key b value” optimized to get the highest overall sensitivity to ADCo and K (5).
For this study the Low and High key b values were 438 and 2584s/mm²,
respectively.

### Results

Overall, tumors were highly
heterogeneous (Fig.1) All Examples of the plots of the diffusion signal
attenuation at two different diffusion times are shown in Fig. 2.The curvature,
indicating that diffusion is not Gaussian regardless of diffusion times,
clearly increases with the diffusion time, suggesting increased diffusion
hindrance. An increase of K (from 0.44 to 0.78,

*p*value=0.07) and a decrease of ADC (from 0.75 to 0.56x10

^{-3}mm

^{2}/s,

*p*value=0.16) was observed when the
diffusion time increased, a general trend also found in the rat brain cortex
(3). Furthermore, the difference of sADC values was strinking, decreasing from
0.58 to 0.44x10

^{-3}mm

^{2}/s (

*p*value<0.01) when the diffusion time increased from 9.6ms to
27.6ms (Fig.3).

### Discussion

The decrease of ADCo and the
increase of K values with the diffusion time are well in agreement with the
hypothesis that diffusion hindrance increases with the diffusion time, as more
molecules hit boundaries, such as cell membranes. In other words,

those results
confirm that the deviation of water diffusion from a Gaussian distribution
increases with the diffusion time in the range [9-30ms]. Interestingly, those
ADCo and K patterns

were shifted to longer diffusion times, compared to a
previous report obtained in the rat brain cortex (3), suggesting a high
sensitivity of the relationship of the diffusion parameters with the diffusion
time to the tissue types. This non-Gaussian behavior was very well picked-up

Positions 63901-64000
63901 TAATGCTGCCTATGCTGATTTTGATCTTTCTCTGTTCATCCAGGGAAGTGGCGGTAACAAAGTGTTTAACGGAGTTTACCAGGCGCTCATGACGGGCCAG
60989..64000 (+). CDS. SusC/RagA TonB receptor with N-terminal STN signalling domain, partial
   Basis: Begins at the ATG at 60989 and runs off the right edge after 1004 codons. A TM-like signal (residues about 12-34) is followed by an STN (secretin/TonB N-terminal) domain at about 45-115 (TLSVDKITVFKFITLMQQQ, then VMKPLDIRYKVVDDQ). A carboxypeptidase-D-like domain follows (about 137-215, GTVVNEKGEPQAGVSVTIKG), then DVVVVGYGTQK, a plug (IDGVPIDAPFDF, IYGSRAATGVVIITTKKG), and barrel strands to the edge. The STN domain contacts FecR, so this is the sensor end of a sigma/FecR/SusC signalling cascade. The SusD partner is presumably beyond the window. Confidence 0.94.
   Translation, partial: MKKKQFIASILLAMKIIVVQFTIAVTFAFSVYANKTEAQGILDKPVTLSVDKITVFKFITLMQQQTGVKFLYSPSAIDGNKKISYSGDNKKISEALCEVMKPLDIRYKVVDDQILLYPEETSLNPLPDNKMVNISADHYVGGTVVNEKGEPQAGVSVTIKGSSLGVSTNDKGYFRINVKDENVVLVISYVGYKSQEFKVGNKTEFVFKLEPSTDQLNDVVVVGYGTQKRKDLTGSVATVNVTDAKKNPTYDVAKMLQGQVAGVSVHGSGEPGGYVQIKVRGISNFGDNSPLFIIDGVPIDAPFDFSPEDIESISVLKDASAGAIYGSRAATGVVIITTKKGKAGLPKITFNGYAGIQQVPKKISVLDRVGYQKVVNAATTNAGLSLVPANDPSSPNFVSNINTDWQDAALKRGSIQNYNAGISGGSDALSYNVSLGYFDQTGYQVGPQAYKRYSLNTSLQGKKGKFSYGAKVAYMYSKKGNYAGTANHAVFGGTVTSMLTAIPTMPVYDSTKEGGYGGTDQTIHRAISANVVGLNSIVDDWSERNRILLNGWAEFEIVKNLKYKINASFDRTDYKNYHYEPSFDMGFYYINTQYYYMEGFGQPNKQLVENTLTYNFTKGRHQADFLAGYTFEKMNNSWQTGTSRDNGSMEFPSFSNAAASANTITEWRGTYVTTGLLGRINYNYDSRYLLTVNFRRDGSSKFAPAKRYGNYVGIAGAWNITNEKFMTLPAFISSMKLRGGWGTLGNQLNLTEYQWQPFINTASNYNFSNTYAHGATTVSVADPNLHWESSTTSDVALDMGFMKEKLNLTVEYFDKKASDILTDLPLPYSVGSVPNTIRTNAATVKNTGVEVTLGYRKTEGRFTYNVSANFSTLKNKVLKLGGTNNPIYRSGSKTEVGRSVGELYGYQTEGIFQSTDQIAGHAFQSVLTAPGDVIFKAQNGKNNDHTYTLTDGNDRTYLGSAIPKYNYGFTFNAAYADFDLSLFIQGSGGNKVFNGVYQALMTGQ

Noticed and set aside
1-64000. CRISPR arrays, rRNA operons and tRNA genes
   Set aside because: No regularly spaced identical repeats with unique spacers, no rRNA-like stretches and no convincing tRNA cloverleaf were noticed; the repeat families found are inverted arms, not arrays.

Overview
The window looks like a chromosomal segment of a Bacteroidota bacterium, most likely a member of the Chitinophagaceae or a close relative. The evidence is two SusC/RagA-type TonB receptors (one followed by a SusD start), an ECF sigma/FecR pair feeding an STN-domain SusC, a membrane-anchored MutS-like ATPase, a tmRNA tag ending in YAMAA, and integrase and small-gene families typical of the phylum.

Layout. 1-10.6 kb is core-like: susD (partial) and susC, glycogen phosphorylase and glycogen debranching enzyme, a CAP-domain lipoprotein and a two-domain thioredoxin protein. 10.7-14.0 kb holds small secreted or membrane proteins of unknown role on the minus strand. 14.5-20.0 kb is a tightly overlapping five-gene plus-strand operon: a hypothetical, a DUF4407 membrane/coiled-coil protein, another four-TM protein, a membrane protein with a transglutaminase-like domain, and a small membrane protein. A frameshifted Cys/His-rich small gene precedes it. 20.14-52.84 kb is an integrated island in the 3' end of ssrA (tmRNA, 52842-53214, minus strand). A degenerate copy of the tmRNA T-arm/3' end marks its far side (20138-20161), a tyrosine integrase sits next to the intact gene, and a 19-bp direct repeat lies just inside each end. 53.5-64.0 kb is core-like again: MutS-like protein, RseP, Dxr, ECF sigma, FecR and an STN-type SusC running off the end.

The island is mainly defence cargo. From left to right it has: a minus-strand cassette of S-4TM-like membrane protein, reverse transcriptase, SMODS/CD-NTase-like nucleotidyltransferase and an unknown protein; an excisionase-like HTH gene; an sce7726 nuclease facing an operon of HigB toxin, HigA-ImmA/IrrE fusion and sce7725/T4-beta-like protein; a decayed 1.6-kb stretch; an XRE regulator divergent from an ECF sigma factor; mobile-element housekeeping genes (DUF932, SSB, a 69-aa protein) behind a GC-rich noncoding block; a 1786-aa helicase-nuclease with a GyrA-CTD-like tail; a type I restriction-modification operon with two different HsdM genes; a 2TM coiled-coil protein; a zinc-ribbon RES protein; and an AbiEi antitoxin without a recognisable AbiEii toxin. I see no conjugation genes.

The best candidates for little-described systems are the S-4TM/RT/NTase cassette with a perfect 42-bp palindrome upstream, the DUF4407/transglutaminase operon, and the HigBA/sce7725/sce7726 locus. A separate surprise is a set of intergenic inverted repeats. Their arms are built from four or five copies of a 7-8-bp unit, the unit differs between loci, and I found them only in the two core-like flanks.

using a composite diffusion index,

sADC, which is intrinsically sensitive to
variations of both ADCo and K (5). The

sADC is simple to calculate, requiring
signal acquired at only 2 b values, and easy to implement in a clinical
setting. Our study also points out the importance of the diffusion time when
reporting diffusion parameter values when diffusion is not Gaussian, in order
to make

results comparable across studies.

### Conclusion

The investigation of the effects of the diffusion time on non-Gaussian
diffusion parameters might provide useful information on tissue types.
Non-Gaussian diffusion can be easily characterized using a composite index,
such as the

sADC. Although our preliminary study requires further validation with
a larger cohort and other tumor types, results underline the importance of providing the diffusion times when
reporting ADCo and K values.

### Acknowledgements

This work was supported
by Hakubi Project of Kyoto University and JSPS KAKENHI Grant.### References

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(2) Miller FH et al. Utility of diffusion-weighted MRI in distinguishing benign and malignant hepatic lesions. J Magn Reson Imaging. 2010;32:138-47.

(3) Pyatigorskaya N et al. Relationship between the diffusion time and the diffusion MRI signal observed at 17.2 Tesla in the healthy rat brain cortex. Magn Reson Med. 2014;72:492-500.

(4) Iima M et al. Quantitative Non-Gaussian Diffusion and Intravoxel Incoherent Motion Magnetic Resonance Imaging: Differentiation of Malignant and Benign Breast Lesions. Investigative Radiology. 2015;50:205-11.

(5) Iima M et al. Clinical Intravoxel Incoherent Motion and Diffusion MR Imaging: Past, Present and Future. Radiology (in press, Dec 2015)